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Solar Cycle Quietest in 100 Years

By Laura Dattaro
Published: November 26, 2013

An ultraviolaet image of arcs of gas flowing around sunspots. (GSFC)

Scientists observing activity on the sun’s surface have noticed that the star is quieter than usual.

As part of its natural processes, the sun goes through cycles of activity that last about 11 years. In the middle of each cycle, solar activity reaches a maximum, which is the point where our sun is now. But this maximum, unlike the last one, has been pretty minimal — it’s the quietest maximum seen in about 100 years.

The sun regularly produces solar flares — bursts of light that come from electromagnetic radiation — and coronal mass ejections (CMEs), which send billions of tons of solar material careening through the solar system at more than a million miles per hour. From a distance, the best way to gauge solar activity is by watching sunspots, which can be seen from Earth with a telescope. (The biggest sunspots would be visible to the naked eye if the sun weren’t damaging to the eye.)

The number of sunspots this cycle peaked at just under 100 during one month, according to C. Alex Young, the associate director for science in the heliophysics division at NASA Goddard Space Flight Center. The last solar cycle peaked at 170 sunspots.

Scientists identify the current cycle, which began in 2008, as cycle 24. The last time the sun was this quiet was cycle 14, which lasted from about 1900 to 1911. The first documented cycle began in about 1755; the sun is roughly 4.5 billion years old.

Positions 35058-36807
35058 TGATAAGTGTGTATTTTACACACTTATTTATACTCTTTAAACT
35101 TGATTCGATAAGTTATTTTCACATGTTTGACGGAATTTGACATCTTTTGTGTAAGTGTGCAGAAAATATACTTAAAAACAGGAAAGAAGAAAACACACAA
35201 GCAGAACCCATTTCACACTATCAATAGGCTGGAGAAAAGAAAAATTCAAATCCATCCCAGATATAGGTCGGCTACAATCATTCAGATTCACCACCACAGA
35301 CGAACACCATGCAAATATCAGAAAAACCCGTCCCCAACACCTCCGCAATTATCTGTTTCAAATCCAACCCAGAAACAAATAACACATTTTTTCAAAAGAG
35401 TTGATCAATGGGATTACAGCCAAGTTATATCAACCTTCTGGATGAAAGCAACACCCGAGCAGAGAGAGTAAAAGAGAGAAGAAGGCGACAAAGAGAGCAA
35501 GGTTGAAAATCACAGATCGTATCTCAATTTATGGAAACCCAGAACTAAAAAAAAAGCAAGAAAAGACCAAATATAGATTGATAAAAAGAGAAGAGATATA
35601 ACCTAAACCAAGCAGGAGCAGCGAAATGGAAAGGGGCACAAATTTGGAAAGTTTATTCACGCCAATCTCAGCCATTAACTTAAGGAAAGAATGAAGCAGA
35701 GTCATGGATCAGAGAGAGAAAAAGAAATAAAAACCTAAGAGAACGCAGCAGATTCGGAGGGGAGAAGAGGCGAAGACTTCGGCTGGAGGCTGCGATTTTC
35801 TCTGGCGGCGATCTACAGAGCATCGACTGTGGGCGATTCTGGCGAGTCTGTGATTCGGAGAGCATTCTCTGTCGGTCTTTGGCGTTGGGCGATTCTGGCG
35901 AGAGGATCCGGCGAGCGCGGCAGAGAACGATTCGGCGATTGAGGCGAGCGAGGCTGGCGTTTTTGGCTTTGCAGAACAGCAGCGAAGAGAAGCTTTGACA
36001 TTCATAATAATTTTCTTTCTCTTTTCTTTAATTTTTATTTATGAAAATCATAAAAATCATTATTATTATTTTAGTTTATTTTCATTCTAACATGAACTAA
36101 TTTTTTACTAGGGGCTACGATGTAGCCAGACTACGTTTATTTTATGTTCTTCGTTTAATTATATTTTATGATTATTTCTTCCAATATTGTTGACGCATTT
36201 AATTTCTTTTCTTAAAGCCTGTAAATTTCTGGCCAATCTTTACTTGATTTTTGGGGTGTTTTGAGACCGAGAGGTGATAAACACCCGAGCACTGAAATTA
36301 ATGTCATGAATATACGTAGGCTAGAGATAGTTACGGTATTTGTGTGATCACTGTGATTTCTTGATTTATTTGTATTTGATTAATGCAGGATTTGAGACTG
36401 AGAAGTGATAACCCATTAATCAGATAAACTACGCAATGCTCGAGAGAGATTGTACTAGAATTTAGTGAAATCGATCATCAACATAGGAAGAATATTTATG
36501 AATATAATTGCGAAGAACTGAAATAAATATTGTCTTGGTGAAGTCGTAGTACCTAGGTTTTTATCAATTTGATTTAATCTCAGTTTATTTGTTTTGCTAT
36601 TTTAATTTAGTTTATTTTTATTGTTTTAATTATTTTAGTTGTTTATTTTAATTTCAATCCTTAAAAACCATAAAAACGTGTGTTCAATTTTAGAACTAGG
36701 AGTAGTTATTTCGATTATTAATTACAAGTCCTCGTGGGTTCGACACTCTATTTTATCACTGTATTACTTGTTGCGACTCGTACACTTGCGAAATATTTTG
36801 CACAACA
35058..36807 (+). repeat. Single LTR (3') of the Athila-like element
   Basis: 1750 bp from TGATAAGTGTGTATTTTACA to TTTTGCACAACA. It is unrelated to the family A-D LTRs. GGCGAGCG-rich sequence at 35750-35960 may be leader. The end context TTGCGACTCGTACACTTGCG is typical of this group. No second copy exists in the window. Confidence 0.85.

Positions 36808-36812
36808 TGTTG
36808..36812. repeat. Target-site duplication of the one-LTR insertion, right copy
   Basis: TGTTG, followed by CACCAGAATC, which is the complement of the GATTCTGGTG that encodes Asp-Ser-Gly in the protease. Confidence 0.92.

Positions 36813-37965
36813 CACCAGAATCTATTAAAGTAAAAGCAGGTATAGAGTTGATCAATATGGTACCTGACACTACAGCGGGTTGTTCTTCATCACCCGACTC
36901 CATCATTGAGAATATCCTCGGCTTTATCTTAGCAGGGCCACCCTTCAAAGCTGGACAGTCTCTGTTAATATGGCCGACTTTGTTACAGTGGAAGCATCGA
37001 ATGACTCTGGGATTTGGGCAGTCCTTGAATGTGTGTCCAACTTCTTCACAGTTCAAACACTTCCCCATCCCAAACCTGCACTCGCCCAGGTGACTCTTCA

“Even though we’ve been studying up to 24 cycles, in the big scheme of things we haven’t really been looking at the sun for that long,” Young told weather.com. “So we don’t really know what is normal. It’s really hard to say that a small cycle or a big cycle is normal because we haven’t been looking at them for very long.”

Extreme ultraviolet images of the sun during cycle 23 show activity changing from quiet (1996) to active (2001) and back to quiet (2006). (Steele Hill/NASA/GSFC)

The current quiet maximum, then, is giving scientists a chance to study something that they don’t see very often, adding to our knowledge of the sun. And as far as we can tell, it’s mostly better for Earth, and for humans, when the sun stays quiet.

Solar flares temporarily heat up Earth’s atmosphere, which can cause disturbances in communications systems. CMEs can cause geomagnetic storms, which can disrupt the power grid, among other side effects. And the sun also produces particle storms, harmless to humans safe under Earth’s atmosphere and magnetic field, but potentially damaging to spacecraft and astronauts.

Scientists have not made any link between solar activity and weather on Earth, according to Young.

“People have done a lot of studies of that sort of thing, and so far we don’t have any indication that it has effects on weather,” Young said. “We’re not even sure it has any kind of effect on things like long-term climate.”

(MORE: Cosmic Rays, Solar Activity Don't Cause Climate Change)

Scientists still aren't sure why the sun operates on an 11-year cycle, but they have observed similar cycles in other stars, Young said. The lengths of the cycles seem to be dependent on the star's age, size and other traits. 

MORE: Amazing Facts About the Sun

First up, the basics. Here's the sun's mass, in pounds: 4,385,214,857,119,400,000,000,000,000,000. That's about 333,000 Earths. An empty sphere the size of the sun could hold about a million Earths. At its surface, the sun is about 10,000 degrees Fahrenheit, which is basically frigid compared to the 27 million degrees at its core. (NASA/SDO/AIA)

 


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